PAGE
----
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Perpetual Soup cooking too hot?

Answered on August 19, 2014
Created January 13, 2012 at 5:06 PM

I'm attempting to make my first bone broth using a whole chicken carcass, following the perpetual soup recipe. What I did was cooked the chicken first (by itself, lemon-herb style) in a newly-purchased 7-quart Crock Pot-brand slow cooker, then took all the meat out and added water (to about half full) and peppercorns. Cooking on the LOW setting.

The issue I'm having is that it seems like it's getting way too hot, constantly bubbling around the lid and actually spraying water out of the pot around the edges and running down the outside onto the counter.

It also seemed like the chicken cooked really fast in this new pot. I bought it because the first one I got in November is a 4.5-quart round version, and of course it doesn't hold much. I've been reading a lot about making bone broth and so I got this new one to add to the arsenal, but it seems to cook a bit hotter than the other one.

With the chicken, I got the impression that perhaps there just wasn't enough food in the 7-quart pot to justify using it, so it might have cooked it quicker than if it had been loaded down with veggies and such. I had only put about an inch of water in with it along with some extra chicken hearts and gizzards, plus herbs and lemon. On the LOW setting, it was completely cooked and had fallen apart after just 5 hours.

Now I've taken out all the meat, cracked up the bones, added water to about half full at first, then started it up again on the LOW setting. Within 1.5 hours it was bubbling and going a bit nuts, so I stirred it and added another quart of water. That was just 3 hours ago, and as I'm typing the lid is in there shaking and I can hear water leaking out as it comes in contact with the hot outside part of the pot.

Busted Crock Pot? Busted broth? Leave it alone it's fine I'm being too paranoid? Thoughts?

Oh, and for anyone attempting the math: yes, I have been up all night. SO is a night nurse half the week so we sleep a lot during the day (in a blacked out room of course), but I had hoped to be in bed about 5 hours ago if it weren't for this thing. Sigh. Any help would be very appreciated!

0df0b1c6ae16bbb75b4a5efa3d876765

(2240)

on February 03, 2012
at 04:22 PM

I ended up taking it back to the store, I think it was defective. Decided just to stick with the one slow-cooker for now and after a few more weeks I've had good results with several more pots of broth.

0df0b1c6ae16bbb75b4a5efa3d876765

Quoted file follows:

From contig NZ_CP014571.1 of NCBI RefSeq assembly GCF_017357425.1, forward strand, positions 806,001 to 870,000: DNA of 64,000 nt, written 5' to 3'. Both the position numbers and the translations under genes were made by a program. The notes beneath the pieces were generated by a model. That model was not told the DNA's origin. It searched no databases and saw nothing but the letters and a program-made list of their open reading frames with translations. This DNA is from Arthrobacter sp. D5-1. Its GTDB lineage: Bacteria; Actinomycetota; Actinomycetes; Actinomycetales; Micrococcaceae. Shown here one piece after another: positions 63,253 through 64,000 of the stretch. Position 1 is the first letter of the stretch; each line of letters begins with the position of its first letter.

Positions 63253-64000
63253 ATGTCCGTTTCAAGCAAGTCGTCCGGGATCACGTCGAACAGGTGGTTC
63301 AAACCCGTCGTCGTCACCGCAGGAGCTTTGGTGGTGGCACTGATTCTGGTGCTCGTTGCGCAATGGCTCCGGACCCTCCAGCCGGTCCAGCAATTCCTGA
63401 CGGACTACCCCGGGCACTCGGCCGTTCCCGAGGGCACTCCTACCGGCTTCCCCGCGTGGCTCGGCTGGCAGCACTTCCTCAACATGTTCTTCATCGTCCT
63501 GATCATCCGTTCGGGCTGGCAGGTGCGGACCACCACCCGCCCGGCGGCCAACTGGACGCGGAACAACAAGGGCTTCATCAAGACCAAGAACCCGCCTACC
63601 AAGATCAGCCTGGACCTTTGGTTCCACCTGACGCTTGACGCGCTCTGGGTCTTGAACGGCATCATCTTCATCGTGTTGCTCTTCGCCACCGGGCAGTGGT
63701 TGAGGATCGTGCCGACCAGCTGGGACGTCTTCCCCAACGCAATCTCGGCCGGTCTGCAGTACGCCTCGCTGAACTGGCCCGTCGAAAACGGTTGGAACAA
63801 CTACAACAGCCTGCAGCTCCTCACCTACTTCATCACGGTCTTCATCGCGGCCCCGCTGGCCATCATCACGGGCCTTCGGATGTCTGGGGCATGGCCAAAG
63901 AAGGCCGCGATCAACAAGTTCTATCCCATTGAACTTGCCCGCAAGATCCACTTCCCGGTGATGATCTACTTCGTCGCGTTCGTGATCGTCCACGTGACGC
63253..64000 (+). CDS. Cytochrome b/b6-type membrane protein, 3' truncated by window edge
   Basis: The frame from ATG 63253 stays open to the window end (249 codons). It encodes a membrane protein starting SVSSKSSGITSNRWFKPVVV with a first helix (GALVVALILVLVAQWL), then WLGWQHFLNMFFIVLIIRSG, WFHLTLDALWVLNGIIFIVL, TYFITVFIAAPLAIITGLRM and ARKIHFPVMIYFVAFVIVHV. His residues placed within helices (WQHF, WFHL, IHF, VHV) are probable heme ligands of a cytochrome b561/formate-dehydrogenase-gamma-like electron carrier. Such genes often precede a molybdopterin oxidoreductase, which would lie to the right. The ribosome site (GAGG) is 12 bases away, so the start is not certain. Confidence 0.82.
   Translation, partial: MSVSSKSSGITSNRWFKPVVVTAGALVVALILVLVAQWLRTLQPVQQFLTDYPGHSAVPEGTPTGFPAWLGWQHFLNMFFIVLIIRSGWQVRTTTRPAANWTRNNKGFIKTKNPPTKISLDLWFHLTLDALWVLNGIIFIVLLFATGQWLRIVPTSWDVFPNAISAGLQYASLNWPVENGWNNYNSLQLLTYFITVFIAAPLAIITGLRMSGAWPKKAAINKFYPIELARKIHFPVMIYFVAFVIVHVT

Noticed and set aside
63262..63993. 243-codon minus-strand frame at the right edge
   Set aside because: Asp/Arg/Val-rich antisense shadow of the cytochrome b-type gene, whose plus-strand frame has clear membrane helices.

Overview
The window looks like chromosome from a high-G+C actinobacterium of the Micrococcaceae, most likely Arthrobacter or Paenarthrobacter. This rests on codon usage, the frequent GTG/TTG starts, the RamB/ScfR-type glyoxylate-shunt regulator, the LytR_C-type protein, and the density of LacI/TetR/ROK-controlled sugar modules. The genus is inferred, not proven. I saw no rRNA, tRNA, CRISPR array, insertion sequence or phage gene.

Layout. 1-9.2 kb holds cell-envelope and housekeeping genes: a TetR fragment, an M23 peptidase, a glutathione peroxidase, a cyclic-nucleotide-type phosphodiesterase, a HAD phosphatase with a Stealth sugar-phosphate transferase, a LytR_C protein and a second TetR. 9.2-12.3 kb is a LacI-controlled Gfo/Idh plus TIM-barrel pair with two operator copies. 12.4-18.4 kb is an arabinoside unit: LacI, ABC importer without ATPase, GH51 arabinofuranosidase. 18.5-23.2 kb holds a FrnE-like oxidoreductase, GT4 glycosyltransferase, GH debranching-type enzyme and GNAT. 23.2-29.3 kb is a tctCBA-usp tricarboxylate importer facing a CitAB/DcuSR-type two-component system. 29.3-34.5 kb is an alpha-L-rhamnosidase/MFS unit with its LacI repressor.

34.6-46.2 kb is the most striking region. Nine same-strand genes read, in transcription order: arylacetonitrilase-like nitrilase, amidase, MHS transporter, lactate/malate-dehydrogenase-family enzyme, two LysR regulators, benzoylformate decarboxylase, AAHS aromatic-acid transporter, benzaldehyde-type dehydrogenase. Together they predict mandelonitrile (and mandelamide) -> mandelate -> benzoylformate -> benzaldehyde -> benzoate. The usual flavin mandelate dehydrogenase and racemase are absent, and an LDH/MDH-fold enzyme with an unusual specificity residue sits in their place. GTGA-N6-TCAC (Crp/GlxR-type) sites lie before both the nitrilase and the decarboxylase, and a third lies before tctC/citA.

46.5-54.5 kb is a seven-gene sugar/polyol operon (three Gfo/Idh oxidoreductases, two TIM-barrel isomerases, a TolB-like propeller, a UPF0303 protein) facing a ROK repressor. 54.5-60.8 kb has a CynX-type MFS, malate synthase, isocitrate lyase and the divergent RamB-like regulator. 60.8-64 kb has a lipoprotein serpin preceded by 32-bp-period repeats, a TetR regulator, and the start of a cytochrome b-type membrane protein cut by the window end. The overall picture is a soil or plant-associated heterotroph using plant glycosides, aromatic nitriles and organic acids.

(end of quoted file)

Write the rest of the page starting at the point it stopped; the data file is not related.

(2240)

on January 14, 2012
at 05:38 AM

Oh, and I'll have to shop around for a good thermometer, I keep coming up for more reasons to get one. Thanks again for the feedback.

0df0b1c6ae16bbb75b4a5efa3d876765

(2240)

on January 14, 2012
at 05:37 AM

Thanks for the response Nance! The chicken ended up delicious, it just seemed to make a lot of noise while it was cooking. The broth is wonderful, and after I read your reply (about 12 hours ago) I turned it down to warm and set my alarm for 2 hours and laid down on the couch. Since I knew the gf would be up soon, I just switched it back and forth from warm to low until she was up. Tonight I'm transferring it to the other pot to keep it going, it just seems like this new pot cooks a little warmer (almost like LOW = HIGH) but I guess that could be just because it's bigger. Dunno.

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3 Answers

1
6342765995f9abeac41445d4fee8ca3d

on January 14, 2012
at 02:43 PM

The newer crockpots tend to cook very hot. I'd recommend getting an older one (70s or 80s) at a thrift store or yard sale.

0
Eeb55c360bea1c6ad036edc15a33be19

on January 19, 2012
at 01:58 AM

I'm just now researching all this myself.

When my rice cooker sputters around the edges, I make a seal by folding a damp paper towel between the lid and the side of the pot.

I've heard that the newer slow cookers do cook hotter than the old ones. Here's a link on safe temperatures to keep food from spoiling: http://culinaryarts.about.com/od/safetysanitation/p/slowcooksafe.htm

Some people use something like a lamp dimmer to make a new heater cook lower.

0
96bf58d8c6bd492dc5b8ae46203fe247

(37227)

on January 13, 2012
at 05:26 PM

First, the 5-hour cooking time for the whole chicken seems fine to me.

If your broth/bones are going nuts after 1.5 hours on low that does seem a little hot; when I cook something all day on low I do find it goes at a slow boil rather than a simmer so I usually cycle to the Warm setting. In fact, once it's hot if your Warm setting has no automatic timed shut-off that's the way many of us go with slow-cookers. If I think it's not hot enough, I go back to Low for a while but Warm frequently does the trick.

Do you have an instant-read thermometer with a remote probe and metal cable? If so, you can verify the temp at which your food is cooking on low and call the manufacturer. If the slow-cooker isn't working properly there's probably a warranty since it's new.

0df0b1c6ae16bbb75b4a5efa3d876765

(2240)

on January 14, 2012
at 05:38 AM

Oh, and I'll have to shop around for a good thermometer, I keep coming up for more reasons to get one. Thanks again for the feedback.

0df0b1c6ae16bbb75b4a5efa3d876765

(2240)

on January 14, 2012
at 05:37 AM

Thanks for the response Nance! The chicken ended up delicious, it just seemed to make a lot of noise while it was cooking. The broth is wonderful, and after I read your reply (about 12 hours ago) I turned it down to warm and set my alarm for 2 hours and laid down on the couch. Since I knew the gf would be up soon, I just switched it back and forth from warm to low until she was up. Tonight I'm transferring it to the other pot to keep it going, it just seems like this new pot cooks a little warmer (almost like LOW = HIGH) but I guess that could be just because it's bigger. Dunno.

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